TRENTON — A sweeping small business relief package will be formally introduced in the Assembly on Friday that will offer additional help to Garden State firms that have struggled as a result of the ongoing COVID pandemic.

Six measures will offer a combined $235 million in assistance to micro-businesses, bars and restaurants, child care facilities, new businesses, start-ups and other small business operations.

According to one of the sponsors, Assemblyman Roy Freiman, D-Somerset, the initial goal here is to make it through the state’s recovery mode, which means “what do you do in the short term, how do you help businesses survive, how do you help them get through this.”

“We also want to make sure we’re thinking beyond that, to, how do we actually thrive and prosper down the road, so we have to do both at the same time," he said.

Freiman said small business assistance will need to continue for many months, and perhaps even years, because New Jersey has struggled in the past with natural disasters like Superstorm Sandy “and certain areas were decimated for a period of time."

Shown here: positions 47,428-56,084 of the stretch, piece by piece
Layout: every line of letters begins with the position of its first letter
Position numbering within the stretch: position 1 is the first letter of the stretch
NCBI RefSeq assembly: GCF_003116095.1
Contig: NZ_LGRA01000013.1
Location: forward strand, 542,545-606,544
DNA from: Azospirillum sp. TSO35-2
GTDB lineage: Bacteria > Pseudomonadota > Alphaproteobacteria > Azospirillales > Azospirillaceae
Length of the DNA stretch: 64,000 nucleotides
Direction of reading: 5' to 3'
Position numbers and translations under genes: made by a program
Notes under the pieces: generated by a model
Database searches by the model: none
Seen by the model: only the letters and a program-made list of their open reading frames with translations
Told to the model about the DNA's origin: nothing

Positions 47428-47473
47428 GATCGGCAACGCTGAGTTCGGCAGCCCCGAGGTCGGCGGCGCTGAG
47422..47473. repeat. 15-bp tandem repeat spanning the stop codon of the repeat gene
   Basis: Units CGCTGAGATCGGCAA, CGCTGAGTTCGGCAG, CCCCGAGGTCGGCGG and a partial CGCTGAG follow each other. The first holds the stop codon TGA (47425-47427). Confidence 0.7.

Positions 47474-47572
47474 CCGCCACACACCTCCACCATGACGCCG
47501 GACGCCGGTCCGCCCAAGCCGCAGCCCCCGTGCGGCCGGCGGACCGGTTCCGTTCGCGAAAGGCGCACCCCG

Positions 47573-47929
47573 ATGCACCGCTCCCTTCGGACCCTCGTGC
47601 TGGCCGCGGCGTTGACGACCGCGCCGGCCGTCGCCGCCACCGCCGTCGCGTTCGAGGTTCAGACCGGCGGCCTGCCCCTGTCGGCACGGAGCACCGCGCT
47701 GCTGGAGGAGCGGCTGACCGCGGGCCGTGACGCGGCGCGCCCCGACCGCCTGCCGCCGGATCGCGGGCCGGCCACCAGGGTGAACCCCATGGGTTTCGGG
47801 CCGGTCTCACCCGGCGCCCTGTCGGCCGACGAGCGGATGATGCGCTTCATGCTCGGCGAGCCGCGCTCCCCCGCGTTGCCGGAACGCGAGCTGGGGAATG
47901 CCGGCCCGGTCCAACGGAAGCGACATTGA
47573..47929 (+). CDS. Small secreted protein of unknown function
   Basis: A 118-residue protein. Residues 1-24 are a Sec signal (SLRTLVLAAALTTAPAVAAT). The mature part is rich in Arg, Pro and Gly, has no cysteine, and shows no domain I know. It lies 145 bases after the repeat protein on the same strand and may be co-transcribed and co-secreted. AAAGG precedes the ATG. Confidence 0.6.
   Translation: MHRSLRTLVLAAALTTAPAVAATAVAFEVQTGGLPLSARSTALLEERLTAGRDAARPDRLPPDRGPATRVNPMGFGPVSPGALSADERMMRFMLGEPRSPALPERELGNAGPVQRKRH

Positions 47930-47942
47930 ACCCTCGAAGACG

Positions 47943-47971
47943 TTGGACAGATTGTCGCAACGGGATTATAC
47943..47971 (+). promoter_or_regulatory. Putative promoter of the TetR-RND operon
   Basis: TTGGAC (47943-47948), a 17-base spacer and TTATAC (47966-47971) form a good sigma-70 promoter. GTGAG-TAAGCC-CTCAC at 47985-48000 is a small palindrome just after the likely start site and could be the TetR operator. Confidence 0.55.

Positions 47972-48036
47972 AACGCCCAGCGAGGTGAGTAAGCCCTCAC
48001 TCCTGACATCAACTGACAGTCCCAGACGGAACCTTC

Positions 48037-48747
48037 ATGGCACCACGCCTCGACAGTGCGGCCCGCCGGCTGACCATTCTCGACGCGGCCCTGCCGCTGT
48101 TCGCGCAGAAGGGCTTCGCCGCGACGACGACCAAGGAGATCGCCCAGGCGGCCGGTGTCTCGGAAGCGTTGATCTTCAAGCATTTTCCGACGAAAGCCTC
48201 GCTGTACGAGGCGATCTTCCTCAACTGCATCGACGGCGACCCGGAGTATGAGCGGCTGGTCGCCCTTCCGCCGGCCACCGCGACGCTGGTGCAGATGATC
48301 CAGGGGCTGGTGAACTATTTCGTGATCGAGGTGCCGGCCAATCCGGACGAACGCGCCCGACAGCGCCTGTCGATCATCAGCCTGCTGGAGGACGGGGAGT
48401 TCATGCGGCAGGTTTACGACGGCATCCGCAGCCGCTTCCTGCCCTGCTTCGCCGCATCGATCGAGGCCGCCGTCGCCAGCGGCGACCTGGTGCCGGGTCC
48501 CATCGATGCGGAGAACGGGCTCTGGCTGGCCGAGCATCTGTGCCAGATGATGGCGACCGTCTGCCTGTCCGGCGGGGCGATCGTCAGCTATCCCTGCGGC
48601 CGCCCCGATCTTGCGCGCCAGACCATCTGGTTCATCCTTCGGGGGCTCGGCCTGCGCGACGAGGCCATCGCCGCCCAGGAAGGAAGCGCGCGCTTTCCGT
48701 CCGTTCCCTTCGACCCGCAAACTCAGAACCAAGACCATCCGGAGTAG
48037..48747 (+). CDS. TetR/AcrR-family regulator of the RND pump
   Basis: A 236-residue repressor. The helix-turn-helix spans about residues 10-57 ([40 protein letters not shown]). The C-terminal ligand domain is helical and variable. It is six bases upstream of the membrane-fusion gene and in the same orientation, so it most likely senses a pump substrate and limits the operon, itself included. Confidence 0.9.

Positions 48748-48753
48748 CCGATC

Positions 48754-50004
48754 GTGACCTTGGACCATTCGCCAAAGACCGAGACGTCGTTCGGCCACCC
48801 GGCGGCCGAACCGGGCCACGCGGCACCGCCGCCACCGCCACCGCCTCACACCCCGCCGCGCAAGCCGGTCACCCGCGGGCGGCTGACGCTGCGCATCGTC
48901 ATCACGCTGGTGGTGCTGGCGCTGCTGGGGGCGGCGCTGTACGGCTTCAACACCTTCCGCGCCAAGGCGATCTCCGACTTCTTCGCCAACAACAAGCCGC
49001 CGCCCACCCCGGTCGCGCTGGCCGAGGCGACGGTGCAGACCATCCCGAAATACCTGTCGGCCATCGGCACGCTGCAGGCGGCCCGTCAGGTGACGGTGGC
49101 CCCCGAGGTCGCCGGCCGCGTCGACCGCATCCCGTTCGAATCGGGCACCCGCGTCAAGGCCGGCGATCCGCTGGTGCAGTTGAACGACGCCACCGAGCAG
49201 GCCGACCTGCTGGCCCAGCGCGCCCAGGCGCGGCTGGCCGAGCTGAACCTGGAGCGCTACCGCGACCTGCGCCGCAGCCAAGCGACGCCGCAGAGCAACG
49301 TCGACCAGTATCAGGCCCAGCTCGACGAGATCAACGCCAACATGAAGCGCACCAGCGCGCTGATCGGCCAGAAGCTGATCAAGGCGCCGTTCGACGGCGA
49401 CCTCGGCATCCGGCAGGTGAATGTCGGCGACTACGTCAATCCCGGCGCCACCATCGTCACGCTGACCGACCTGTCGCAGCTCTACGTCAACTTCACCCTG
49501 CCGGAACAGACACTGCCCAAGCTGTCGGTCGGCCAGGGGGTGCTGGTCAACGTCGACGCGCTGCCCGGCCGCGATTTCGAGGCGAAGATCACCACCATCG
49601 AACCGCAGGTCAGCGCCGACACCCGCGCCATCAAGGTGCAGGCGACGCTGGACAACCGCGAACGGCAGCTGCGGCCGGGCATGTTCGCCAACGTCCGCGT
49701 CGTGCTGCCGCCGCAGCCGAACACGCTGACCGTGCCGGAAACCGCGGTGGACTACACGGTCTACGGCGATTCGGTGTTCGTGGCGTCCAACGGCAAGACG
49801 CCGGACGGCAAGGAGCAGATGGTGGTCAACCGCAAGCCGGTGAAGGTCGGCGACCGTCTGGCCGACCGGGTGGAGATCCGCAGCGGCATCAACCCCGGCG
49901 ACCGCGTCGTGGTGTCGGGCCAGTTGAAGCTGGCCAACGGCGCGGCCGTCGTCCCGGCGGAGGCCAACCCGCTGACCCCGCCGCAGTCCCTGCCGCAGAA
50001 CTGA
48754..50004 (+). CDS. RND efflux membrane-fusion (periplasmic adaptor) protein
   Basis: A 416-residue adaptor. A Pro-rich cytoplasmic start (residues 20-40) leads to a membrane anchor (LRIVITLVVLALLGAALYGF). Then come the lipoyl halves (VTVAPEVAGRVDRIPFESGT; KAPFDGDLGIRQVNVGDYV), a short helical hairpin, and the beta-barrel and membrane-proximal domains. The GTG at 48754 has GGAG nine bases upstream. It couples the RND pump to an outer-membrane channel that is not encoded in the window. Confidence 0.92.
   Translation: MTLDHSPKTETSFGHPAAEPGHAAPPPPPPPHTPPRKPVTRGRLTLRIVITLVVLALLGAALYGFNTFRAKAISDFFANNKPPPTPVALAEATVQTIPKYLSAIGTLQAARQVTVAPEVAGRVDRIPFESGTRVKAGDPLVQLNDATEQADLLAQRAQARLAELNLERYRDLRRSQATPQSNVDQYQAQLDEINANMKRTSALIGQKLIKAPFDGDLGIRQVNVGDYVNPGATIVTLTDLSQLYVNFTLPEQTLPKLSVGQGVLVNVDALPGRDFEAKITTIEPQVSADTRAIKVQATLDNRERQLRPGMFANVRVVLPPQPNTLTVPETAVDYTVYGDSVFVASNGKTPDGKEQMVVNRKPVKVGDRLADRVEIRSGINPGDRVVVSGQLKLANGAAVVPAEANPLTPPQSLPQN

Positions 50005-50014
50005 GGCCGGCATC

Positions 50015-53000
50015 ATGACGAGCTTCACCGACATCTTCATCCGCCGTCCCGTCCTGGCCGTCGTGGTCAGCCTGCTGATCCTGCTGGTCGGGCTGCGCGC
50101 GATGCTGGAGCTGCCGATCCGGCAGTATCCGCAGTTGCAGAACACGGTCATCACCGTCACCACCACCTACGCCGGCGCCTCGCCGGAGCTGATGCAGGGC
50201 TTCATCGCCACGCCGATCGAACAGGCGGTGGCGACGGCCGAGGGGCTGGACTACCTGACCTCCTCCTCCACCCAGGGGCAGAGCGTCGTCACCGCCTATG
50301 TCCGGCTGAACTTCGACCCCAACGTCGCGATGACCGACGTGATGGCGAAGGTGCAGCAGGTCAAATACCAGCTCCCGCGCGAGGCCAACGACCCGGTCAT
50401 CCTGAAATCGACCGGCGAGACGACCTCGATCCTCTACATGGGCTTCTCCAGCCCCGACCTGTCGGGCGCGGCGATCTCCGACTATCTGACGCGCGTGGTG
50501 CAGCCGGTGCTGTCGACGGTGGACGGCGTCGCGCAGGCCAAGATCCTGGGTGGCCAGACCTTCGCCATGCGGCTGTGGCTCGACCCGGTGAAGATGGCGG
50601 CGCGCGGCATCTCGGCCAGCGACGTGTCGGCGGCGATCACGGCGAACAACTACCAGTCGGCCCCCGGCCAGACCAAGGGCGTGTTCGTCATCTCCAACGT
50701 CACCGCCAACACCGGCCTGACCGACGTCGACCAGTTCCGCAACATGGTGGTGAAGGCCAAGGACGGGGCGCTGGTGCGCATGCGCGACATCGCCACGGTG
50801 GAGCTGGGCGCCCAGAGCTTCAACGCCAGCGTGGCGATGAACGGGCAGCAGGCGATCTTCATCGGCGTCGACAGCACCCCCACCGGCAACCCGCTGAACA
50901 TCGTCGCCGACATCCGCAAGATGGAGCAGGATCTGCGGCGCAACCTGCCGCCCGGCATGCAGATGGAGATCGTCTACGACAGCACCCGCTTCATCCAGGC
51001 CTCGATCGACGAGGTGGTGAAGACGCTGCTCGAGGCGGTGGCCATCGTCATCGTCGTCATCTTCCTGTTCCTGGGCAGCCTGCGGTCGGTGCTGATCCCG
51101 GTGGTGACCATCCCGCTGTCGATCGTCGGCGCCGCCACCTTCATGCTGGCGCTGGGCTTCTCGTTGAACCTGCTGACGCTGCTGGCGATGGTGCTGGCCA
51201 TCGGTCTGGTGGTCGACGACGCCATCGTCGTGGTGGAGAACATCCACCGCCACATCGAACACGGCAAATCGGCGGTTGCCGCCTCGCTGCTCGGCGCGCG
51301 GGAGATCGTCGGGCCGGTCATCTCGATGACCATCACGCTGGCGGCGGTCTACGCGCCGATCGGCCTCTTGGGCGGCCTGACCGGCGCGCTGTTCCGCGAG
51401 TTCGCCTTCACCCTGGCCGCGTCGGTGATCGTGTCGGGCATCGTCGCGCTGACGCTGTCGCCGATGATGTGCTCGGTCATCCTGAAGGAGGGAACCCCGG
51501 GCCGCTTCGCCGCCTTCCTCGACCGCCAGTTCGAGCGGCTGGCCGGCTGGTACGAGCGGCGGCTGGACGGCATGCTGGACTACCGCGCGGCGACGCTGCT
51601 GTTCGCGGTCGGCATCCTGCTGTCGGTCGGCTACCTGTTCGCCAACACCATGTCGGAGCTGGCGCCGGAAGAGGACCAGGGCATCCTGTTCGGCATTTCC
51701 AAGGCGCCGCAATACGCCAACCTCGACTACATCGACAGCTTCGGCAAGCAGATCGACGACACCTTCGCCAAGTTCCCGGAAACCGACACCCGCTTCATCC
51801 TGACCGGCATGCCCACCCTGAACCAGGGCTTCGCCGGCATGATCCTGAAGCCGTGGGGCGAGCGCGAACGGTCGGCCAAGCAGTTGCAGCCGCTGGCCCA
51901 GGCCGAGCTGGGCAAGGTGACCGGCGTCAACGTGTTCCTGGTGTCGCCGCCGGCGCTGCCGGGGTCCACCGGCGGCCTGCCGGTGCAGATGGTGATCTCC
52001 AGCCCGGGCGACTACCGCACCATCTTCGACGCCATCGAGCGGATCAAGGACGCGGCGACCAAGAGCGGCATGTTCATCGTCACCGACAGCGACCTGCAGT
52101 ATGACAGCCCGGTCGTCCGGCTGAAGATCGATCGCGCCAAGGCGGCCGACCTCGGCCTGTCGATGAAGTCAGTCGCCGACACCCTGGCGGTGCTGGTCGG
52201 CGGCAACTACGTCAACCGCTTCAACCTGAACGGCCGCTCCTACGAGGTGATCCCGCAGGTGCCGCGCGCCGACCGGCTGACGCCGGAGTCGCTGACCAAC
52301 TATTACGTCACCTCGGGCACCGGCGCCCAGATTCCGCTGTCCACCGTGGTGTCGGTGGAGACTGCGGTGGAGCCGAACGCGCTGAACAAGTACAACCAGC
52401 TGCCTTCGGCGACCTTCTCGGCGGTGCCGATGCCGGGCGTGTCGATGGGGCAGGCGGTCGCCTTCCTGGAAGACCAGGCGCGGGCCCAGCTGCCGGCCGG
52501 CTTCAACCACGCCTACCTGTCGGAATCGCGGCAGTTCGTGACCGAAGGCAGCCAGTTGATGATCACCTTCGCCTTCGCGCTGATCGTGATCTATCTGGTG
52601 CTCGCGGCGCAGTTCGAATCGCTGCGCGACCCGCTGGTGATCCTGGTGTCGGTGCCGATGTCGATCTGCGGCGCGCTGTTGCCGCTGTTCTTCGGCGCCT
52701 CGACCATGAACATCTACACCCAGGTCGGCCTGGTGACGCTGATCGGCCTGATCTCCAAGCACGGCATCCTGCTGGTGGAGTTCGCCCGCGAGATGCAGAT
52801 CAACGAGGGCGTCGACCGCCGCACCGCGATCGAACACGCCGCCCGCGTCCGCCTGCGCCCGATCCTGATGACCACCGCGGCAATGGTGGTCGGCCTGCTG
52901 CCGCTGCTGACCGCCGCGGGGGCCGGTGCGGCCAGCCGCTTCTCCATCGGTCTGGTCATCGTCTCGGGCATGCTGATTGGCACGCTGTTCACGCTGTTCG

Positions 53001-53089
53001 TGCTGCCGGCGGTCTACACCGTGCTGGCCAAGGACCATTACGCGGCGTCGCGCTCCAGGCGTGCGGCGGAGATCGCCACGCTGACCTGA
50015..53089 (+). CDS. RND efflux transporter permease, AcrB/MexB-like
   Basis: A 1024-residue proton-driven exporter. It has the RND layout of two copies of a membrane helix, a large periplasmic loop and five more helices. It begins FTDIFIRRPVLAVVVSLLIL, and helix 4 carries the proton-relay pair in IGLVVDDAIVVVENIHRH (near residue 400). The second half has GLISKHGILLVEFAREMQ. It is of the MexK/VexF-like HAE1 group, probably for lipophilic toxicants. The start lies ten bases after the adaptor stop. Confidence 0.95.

"But you haven’t had a country or a region or a state decimated for an entire year, and shut down," he said.

He said the true impact of the pandemic is not really clear yet, and this will most certainly impact how Jersey businesses develop moving forward.

Other sponsors of legislation in the package include Vince Mazzeo, D-Atlantic, Lisa Swain, D-Bergen, Andrew Zwicker, D-Somerset, John Armato, D-Atlantic and Chris Tully, D-Bergen.

NJ cracks down on polluters at these 9 sites

State environmental officials are working to get several property owners to clean up their acts around New Jersey, including in Middlesex, Mercer and Atlantic Counties.

Illegal dumping and gas and chemical contamination of water and soil are among the issues at hand in the state's lawsuits and requested court orders.

Seven lawsuits focused on "overburdened" communities address pollution in Camden, Trenton, Kearny, Secaucus, Edison, Bridgeton and Egg Harbor City, while two additional cases are based in Butler and Vineland.

Perv doctors, masseurs in NJ: Lost licenses for sexual misconduct

Over a year's span, state occupational and professional boards have taken the licenses of 20 professionals accused or convicted of sexual misconduct. For some, it's permanent.